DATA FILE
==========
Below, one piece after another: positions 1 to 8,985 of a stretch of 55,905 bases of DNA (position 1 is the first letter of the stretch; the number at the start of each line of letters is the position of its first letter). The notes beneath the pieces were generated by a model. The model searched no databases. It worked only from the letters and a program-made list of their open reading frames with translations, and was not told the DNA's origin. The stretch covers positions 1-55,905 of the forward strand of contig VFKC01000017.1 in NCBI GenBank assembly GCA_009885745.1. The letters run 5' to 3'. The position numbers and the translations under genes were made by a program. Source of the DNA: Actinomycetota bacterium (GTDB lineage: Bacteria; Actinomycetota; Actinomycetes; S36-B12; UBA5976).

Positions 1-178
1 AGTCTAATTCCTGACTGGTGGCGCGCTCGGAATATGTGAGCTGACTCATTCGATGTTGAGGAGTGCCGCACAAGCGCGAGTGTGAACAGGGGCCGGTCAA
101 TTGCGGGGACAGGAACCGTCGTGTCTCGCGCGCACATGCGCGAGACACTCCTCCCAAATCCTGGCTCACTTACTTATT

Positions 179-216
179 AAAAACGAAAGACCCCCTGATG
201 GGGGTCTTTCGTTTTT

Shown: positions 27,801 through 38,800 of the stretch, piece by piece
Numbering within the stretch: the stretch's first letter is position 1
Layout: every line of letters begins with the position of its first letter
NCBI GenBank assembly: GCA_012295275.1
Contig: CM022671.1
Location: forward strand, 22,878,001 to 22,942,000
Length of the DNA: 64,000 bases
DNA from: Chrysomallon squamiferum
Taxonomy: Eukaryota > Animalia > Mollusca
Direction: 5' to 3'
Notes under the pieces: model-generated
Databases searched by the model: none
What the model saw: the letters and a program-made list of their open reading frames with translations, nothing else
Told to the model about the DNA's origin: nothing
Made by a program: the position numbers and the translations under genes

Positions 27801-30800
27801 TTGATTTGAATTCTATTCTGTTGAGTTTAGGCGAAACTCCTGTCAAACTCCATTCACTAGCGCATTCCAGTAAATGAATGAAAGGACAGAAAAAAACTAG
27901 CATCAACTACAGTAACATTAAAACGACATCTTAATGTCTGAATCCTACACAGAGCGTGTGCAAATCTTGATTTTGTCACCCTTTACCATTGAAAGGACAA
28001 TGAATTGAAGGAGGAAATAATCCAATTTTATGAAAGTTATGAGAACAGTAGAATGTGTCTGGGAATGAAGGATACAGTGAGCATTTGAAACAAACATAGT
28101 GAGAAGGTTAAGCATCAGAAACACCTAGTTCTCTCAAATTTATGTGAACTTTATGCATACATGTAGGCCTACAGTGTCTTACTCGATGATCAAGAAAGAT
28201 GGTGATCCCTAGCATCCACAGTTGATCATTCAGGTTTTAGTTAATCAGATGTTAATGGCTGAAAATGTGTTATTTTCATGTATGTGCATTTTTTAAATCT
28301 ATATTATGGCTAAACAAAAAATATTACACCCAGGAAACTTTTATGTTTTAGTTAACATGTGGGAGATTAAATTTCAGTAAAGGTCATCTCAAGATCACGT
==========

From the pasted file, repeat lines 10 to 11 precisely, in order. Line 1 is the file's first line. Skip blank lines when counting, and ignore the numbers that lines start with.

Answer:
Layout: every line of letters begins with the position of its first letter
NCBI GenBank assembly: GCA_012295275.1